Provide Self-Management Education
People with moderate-to-severe persistent asthma, especially people whose asthma is not well controlled with medical management alone, require more intense education and skills training to reinforce and expand upon the limited number of messages that can be delivered in the context of a health care visit. Providing asthma self-management education as an adjunct to guidelines-based medical management can improve asthma control and decrease hospitalizations and emergency department visits. Public health agencies play an important role in assuring the availability of evidence-based self-management education programs and appropriately-trained staff to deliver the programs.

Facilitate Home Visits
People whose asthma is not well controlled with medical management and self-management education may experience environmental conditions (triggers) or social problems in the home that make it difficult to control their asthma. Encouraging collaboration across programs and sectors that provide home visits by removing barriers to sharing resources, referrals, training, and even personnel across programs that serve similar populations increases the accessibility of these services. The recent Medicaid rule 42 CFR § 440.130(c) allowing non-licensed providers, like community health workers, to be reimbursed for providing covered preventive services in non-clinical settings gives agencies new options for financing and delivering those services. Electronic referral and communication tools enable health care providers to refer appropriate patients to home visit services and follow up on the information provided by the home visitors. Public health practitioners support these efforts by establishing curricula and credentialing guidelines for home visitors and sharing best practices and evidence about their cost effectiveness.

Establish Linkages across Health Sectors
Achieving both improved population health and a positive return on investment is dependent on the efficient provision of necessary services without duplication or waste. Investments in information-sharing mechanisms that resolve privacy and interoperability issues can streamline communication across sectors and allow direct referral from the clinic-based electronic health record to appropriate community- and home-based services. Efficient coordination and information sharing through these types of mechanisms can result in improved health outcomes and decreased costs.

Build Long-Term Support through Evaluation
A comprehensive evaluation strategy is critical for monitoring program implementation, improving efficiency and effectiveness, and can provide credible data on the costs, outcomes, and ROI achieved in the state or local context.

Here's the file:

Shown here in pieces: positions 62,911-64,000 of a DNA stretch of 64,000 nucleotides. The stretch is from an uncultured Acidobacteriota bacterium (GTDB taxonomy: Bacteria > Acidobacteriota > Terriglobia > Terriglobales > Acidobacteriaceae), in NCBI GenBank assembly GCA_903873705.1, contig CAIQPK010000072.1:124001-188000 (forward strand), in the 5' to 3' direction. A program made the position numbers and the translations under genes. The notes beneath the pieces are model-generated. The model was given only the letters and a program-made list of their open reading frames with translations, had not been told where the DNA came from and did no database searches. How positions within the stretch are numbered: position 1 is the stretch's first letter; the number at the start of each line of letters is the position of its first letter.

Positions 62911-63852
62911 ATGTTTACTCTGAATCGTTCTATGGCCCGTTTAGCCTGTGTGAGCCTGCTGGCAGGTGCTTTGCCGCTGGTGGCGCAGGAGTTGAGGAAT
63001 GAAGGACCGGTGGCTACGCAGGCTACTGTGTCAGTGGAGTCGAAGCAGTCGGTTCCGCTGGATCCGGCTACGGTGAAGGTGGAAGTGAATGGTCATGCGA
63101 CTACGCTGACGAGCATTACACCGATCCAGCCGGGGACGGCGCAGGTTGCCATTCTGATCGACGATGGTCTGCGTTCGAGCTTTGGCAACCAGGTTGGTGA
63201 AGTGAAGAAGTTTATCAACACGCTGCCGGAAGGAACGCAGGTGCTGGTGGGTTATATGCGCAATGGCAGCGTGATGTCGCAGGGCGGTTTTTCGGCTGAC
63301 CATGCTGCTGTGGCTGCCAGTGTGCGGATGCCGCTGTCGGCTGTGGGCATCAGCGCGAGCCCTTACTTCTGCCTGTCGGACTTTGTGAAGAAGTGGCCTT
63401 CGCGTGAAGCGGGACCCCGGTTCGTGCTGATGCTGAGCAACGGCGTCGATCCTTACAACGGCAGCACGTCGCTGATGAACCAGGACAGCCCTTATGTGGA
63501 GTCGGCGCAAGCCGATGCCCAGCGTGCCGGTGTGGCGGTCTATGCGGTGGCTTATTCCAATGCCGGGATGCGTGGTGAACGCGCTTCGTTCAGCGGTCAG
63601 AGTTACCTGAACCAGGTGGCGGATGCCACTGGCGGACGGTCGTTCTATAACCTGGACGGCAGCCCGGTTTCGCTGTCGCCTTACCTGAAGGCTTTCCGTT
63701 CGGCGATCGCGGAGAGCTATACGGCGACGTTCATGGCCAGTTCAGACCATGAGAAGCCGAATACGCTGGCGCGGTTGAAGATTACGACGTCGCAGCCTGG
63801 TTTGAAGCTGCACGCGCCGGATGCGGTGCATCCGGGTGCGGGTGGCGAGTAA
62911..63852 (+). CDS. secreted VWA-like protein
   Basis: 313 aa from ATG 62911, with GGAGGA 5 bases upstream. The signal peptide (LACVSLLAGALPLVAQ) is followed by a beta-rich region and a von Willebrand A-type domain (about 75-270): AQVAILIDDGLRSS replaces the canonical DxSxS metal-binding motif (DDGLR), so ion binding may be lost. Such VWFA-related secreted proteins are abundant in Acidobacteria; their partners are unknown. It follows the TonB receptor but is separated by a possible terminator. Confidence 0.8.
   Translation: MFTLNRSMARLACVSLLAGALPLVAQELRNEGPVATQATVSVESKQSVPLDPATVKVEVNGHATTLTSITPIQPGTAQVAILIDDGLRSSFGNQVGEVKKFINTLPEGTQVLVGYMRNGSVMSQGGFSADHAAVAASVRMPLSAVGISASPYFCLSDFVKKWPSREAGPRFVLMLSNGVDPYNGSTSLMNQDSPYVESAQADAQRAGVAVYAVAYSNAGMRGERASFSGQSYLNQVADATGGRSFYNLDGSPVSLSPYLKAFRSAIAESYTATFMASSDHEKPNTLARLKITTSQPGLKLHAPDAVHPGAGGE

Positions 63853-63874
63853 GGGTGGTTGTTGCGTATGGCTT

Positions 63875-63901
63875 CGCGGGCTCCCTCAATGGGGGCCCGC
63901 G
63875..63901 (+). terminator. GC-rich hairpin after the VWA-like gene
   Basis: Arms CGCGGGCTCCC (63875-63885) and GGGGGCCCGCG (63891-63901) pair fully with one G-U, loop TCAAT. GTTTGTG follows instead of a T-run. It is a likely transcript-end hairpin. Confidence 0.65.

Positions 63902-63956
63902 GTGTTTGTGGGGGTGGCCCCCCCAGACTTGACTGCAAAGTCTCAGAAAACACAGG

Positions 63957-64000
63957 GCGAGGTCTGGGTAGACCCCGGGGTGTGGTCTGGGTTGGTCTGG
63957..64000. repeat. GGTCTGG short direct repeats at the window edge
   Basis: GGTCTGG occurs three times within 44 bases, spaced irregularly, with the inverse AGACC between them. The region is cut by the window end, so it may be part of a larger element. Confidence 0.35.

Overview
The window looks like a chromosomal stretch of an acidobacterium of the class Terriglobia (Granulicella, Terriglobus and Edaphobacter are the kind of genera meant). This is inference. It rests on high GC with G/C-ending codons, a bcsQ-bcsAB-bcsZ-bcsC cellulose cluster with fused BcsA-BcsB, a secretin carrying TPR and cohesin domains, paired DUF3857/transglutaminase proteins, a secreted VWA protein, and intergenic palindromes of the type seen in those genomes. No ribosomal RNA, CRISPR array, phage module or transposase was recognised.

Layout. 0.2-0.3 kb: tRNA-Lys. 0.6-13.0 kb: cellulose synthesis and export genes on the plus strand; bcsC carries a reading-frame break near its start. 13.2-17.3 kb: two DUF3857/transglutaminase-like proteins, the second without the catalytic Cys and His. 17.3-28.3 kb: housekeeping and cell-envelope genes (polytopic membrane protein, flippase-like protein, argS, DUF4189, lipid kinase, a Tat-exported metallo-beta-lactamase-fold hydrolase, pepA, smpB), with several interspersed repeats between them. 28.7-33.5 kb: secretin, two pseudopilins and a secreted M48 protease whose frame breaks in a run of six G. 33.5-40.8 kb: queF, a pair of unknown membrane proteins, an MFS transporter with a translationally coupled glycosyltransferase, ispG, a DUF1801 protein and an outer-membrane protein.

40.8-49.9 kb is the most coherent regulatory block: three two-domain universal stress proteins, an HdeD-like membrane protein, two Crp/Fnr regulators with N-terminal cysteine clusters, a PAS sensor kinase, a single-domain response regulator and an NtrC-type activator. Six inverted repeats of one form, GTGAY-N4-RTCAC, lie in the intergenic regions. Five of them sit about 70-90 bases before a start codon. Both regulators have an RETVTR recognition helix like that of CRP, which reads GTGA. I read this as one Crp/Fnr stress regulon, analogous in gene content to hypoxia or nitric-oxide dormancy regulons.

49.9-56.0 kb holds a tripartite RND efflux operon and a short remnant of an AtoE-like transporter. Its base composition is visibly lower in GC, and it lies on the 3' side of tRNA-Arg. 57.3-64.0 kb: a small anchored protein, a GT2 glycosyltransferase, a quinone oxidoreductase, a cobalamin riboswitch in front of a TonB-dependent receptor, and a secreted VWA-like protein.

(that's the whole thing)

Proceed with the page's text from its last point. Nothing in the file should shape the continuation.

1 Costs of Asthma in the Unites States: 2002–2007, Journal of Allergy and Clinical Immunology 127, no. 1 (January 2011): 145–152, retrieved from Costs of asthma in the United States: 2002-2007 April 20, 2015.
2 Calculations from the Centers for Disease Control and Prevention (CDC) based on 2003–2008 Medical Expenditure Panel Surveys and the CDC Chronic Disease Cost Calculator. Chronic Disease Cost Calculator Version 2r (accessed April 20, 2015).
3 Elizabeth R. Woods et al. Community Asthma Initiative: Evaluation of a Quality Improvement Program for Comprehensive Asthma Care, Pediatrics 129, no. 3 (March 2012): 465–472, Community Asthma Initiative: Evaluation of a Quality Improvement Program for Comprehensive Asthma Care.
4 Sibylle H Lob et al, “Promoting Best-Care Practices in Childhood Asthma: Quality Improvement in Community Health Centers, Pediatrics 128, no. 20 (2011): 20-28, retrieved from Promoting Best-Care Practices in Childhood Asthma: Quality Improvement in Community Health Centers (accessed April 22, 2015).
5 T. Nurmagambetov et al. Economic Value of Home-based, Multi-Trigger, Multicomponent Interventions with an Environmental Focus for Reducing Asthma Morbidity: A Community Guide Systematic Review, American Journal of Preventative Medicine 41, 2S1 (2011): S33–S47, Economic Value of Home-Based, Multi-Trigger, Multicomponent Interventions with an Environmental Focus for Reducing Asthma Morbidity.
5 Return on Investment (ROI) represents the ratio of all monetized benefits of the program over one dollar of program cost.
6 The expert panel organized the literature review and final guidelines report around four essential components of asthma care, namely: assessment and monitoring, patient education, control of factors contributing to asthma severity, and pharmacologic treatment. Subtopics were developed for each of these four broad categories. See more at National Heart, Lung, and Blood Institute .
7 Campbell JD, Allen-Ramey F, Sajjan SG, Maiese EM, Sullivan SD. Increasing pharmaceutical copayments: impact on asthma medication utilization and outcomes. The American Journal of Managed Care [2011, 17(10): 703-710].